He had decided not to mention the papers in his pocket until some circumstance occurred which might appear to remind him naturally that he had such things about him. If he showed any anxiety to produce the envelope, he might expose himself to the suspicion of having some knowledge of the contents. When would Winterfield notice the side table, and open his letters?

The tick-tick of the clock on the mantel-piece steadily registered the progress of time, and Winterfield's fantastic attentions were still lavished on his dog.

Even Father Benwell's patience was sorely tried when the good country gentleman proceeded to mention not only the spaniel's name, but the occasion which had suggested it. "We call him Traveler, and I will tell you why. When he was only a puppy he strayed into the garden at Beaupark, so weary and footsore that we concluded he had come to us from a great distance. We advertised him, but he was never claimed—and here he is! If you don't object, we will give Traveler a treat to-day. He shall have dinner with us."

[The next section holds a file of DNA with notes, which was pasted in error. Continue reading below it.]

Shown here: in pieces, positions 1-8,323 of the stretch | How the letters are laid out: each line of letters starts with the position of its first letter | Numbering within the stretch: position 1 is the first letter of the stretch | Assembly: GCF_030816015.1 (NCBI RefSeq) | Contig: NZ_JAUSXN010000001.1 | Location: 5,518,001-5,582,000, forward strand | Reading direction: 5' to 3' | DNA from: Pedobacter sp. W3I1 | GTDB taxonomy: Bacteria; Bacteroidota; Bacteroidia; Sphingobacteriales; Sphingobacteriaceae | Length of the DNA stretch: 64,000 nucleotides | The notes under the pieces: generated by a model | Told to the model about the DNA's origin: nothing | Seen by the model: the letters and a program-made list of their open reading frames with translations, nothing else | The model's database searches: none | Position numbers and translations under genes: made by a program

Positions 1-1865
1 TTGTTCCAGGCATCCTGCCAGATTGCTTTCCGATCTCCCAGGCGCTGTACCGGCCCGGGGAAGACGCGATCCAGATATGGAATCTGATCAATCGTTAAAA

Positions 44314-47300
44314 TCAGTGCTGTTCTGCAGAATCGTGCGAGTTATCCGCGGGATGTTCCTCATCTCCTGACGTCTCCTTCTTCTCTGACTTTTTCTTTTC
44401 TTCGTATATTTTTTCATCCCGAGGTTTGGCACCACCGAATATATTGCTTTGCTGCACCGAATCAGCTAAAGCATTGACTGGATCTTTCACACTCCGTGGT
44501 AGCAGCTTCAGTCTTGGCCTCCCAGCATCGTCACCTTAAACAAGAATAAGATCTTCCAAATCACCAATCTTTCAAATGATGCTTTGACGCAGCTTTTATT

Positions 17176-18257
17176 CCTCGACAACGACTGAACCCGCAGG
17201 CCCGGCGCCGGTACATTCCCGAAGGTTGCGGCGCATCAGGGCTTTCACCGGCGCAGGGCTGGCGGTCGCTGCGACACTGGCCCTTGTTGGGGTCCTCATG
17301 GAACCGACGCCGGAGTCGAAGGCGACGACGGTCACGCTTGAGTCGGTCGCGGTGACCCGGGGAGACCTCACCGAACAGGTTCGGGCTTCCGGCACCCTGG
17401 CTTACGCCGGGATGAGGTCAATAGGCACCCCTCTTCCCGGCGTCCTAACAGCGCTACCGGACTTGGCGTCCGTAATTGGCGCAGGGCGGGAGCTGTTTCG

Perfectly understanding those last words, the dog jumped off his master's lap, and actually forwarded the views of Father Benwell in less than a minute more. Scampering round and round the room, as an appropriate expression of happiness, he came into collision with the side table and directed Winterfield's attention to the letters by scattering them on the floor.